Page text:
“I juggle work at home life with family life imperfectly,” she admits. “My biggest challenge is that I would prefer to work in long stretches of time, but with kids, it’s more like bits and pieces. The two solutions I’ve come up with or used in the past include one, swapping child care with friends so we each get a full or half day to ourselves while the other watches all of our kids, and two: trying to break down my tasks into small chunks so I can dive right back in and out of my list and stay organized.” 

It can be even more complicated when both parents telecommute from home. That’s the current lifestyle for Amy and John Saunders who live in Waynesville with their 3-year-old son. Amy’s parents own a highway construction company — A&P Services LLC in Brevard  and she serves as the vice president of operations. John is a software architect who works for a company in Chicago. 

John’s job is structured in a way that he is required to be at his computer from 8 a.m.-5 p.m. weekdays. But his home office doesn’t have a door, so Amy has to be creative about keeping their son quiet.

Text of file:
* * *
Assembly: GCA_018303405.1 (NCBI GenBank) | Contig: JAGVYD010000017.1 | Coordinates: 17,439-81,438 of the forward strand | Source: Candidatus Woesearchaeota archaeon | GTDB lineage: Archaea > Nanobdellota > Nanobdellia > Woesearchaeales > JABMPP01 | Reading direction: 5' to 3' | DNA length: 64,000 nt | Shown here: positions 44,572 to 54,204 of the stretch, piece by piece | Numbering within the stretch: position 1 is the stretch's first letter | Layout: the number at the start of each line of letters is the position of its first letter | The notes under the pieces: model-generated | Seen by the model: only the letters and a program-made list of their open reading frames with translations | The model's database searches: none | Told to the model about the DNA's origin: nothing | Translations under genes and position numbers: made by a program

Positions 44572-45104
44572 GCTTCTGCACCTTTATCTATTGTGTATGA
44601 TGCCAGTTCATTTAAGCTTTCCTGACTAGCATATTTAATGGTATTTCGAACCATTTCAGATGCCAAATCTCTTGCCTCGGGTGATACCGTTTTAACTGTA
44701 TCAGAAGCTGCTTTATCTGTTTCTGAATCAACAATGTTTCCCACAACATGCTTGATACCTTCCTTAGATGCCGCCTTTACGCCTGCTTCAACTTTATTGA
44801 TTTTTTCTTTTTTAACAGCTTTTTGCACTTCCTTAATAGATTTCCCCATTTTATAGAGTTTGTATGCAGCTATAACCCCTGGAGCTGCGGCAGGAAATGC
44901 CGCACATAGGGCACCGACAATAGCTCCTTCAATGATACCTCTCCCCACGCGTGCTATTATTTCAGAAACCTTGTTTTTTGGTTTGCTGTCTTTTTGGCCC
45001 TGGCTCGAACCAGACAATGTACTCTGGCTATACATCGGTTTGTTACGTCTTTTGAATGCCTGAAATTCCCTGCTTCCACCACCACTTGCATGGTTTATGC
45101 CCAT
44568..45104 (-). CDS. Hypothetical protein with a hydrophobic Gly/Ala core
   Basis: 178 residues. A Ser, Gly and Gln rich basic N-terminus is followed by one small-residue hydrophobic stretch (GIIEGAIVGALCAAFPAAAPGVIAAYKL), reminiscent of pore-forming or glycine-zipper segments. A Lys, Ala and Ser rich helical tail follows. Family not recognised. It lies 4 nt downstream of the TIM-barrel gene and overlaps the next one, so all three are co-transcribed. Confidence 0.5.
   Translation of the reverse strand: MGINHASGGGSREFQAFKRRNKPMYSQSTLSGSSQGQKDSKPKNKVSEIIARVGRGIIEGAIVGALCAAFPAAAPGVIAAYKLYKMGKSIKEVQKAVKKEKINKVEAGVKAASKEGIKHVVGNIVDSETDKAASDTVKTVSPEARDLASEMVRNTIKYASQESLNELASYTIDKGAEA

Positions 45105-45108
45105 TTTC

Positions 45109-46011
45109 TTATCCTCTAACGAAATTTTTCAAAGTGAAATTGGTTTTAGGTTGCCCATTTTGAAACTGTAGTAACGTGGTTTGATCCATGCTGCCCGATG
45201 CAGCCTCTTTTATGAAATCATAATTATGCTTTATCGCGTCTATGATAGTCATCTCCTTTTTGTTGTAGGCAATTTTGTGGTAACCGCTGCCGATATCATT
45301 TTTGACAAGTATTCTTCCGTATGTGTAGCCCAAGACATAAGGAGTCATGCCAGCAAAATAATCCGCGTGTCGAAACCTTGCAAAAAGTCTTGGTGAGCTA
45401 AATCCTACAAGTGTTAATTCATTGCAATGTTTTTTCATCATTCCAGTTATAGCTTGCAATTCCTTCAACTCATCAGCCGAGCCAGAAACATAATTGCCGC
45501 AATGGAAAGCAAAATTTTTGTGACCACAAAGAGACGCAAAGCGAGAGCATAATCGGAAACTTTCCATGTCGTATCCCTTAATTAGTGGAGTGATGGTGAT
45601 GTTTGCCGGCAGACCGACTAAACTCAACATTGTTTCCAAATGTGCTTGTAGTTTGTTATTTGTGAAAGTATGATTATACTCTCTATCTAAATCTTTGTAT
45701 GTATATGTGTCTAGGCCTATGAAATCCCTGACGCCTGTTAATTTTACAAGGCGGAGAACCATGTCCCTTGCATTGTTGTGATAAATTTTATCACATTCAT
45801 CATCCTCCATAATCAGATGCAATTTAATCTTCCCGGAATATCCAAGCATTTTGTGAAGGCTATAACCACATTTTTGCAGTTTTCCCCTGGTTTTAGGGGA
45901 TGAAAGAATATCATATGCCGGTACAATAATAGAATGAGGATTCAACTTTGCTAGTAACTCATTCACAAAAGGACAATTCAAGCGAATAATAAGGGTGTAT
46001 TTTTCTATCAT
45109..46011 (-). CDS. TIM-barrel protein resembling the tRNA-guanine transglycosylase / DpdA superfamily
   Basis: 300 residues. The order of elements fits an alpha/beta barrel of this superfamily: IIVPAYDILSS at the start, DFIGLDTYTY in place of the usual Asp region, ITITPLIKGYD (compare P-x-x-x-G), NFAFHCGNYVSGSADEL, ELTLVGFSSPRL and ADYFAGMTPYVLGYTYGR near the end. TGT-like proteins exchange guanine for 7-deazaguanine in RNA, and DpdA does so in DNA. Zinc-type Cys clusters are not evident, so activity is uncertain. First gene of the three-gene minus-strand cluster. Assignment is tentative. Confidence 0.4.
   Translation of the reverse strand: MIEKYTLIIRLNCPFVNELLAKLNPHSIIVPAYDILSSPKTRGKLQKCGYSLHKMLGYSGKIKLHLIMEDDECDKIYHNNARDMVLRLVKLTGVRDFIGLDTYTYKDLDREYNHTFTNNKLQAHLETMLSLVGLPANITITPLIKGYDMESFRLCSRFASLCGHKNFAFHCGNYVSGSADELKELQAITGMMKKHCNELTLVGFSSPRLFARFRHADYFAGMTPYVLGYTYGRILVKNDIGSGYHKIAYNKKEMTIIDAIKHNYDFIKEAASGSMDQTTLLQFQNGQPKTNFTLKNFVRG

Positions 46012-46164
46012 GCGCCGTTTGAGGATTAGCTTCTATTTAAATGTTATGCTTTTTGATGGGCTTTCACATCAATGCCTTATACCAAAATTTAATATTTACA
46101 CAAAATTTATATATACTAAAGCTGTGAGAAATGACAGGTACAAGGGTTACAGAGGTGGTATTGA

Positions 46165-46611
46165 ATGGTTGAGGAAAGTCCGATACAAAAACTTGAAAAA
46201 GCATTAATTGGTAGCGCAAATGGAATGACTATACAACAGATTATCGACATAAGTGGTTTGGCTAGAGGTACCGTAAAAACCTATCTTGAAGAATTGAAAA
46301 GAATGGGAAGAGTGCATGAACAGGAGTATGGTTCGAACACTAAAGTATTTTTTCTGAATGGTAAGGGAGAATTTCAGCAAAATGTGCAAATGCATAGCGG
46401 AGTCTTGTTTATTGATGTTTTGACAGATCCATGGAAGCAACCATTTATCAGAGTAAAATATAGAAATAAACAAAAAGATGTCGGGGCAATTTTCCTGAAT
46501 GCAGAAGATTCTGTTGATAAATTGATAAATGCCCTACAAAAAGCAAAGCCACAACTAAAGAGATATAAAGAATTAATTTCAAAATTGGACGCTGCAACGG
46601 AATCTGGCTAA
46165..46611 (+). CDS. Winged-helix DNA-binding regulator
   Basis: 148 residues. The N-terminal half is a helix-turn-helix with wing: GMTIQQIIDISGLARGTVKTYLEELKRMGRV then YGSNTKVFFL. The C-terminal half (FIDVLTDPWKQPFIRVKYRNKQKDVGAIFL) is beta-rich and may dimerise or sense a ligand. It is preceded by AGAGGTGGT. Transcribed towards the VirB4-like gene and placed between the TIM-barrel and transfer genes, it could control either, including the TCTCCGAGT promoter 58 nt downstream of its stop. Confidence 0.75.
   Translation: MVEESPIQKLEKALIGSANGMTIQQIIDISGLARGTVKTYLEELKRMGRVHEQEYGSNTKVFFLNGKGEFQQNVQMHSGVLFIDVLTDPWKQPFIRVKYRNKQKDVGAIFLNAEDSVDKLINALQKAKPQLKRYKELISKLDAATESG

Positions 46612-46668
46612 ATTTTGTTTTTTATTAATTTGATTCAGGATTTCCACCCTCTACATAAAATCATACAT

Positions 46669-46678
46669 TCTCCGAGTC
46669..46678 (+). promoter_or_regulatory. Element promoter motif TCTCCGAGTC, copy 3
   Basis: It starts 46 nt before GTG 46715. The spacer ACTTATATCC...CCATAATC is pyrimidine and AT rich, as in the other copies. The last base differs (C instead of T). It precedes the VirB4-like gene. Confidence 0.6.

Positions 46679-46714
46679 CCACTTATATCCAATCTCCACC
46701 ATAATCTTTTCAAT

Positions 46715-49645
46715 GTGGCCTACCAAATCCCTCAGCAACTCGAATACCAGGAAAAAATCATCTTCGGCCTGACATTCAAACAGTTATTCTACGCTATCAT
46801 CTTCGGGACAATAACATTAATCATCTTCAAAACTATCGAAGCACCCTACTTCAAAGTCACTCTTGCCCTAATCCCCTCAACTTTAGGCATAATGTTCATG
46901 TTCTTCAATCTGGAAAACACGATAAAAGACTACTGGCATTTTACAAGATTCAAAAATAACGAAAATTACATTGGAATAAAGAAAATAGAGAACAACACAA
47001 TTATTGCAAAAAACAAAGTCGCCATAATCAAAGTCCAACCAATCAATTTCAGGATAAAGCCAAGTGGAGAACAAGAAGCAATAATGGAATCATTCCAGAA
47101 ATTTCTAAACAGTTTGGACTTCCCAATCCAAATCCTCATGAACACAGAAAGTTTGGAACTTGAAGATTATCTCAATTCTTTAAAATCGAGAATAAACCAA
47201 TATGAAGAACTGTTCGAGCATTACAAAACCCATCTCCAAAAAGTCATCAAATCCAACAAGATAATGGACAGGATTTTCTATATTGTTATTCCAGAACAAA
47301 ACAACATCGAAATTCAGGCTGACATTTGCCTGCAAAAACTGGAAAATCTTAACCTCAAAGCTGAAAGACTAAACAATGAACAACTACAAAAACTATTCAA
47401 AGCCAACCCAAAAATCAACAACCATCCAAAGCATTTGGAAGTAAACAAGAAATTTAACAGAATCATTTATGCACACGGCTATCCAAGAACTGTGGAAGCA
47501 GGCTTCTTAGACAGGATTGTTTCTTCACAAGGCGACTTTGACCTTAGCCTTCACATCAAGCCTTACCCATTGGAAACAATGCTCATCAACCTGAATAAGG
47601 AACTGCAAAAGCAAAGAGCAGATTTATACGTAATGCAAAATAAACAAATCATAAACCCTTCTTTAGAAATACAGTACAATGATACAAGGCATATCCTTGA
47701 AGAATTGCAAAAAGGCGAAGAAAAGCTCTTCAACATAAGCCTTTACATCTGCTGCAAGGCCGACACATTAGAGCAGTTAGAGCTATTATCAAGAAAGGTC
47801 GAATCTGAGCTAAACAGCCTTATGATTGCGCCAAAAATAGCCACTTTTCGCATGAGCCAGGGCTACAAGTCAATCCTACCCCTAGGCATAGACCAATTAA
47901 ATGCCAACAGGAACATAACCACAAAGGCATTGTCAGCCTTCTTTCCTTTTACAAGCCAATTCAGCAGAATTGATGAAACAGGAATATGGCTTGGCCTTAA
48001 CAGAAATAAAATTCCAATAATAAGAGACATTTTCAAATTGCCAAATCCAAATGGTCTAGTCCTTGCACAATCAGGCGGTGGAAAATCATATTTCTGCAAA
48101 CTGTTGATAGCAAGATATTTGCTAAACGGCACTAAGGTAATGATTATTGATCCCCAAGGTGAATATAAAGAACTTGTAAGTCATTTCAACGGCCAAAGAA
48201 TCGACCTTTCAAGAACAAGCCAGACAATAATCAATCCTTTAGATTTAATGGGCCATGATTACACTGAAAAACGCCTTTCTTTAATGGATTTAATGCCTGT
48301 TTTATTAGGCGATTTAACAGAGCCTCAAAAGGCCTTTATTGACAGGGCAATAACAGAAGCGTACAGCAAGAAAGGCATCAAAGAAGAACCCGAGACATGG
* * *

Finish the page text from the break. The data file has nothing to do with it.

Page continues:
“We leave every morning around 9 or 9:30 and then come home for lunch,” she explained. In the afternoon, she fits in work as she can while her son has some quiet playtime. Once her husband is off work, they have a family dinner at 6, go through the bedtime routine and then Amy can hammer out details of her job that she couldn’t get to during the day.  

“As the VP of operations, I do all the scheduling, billing, general project management — I handle everything except estimating and HR stuff,” she said. “As long as the work gets done, it doesn’t matter when it gets done.”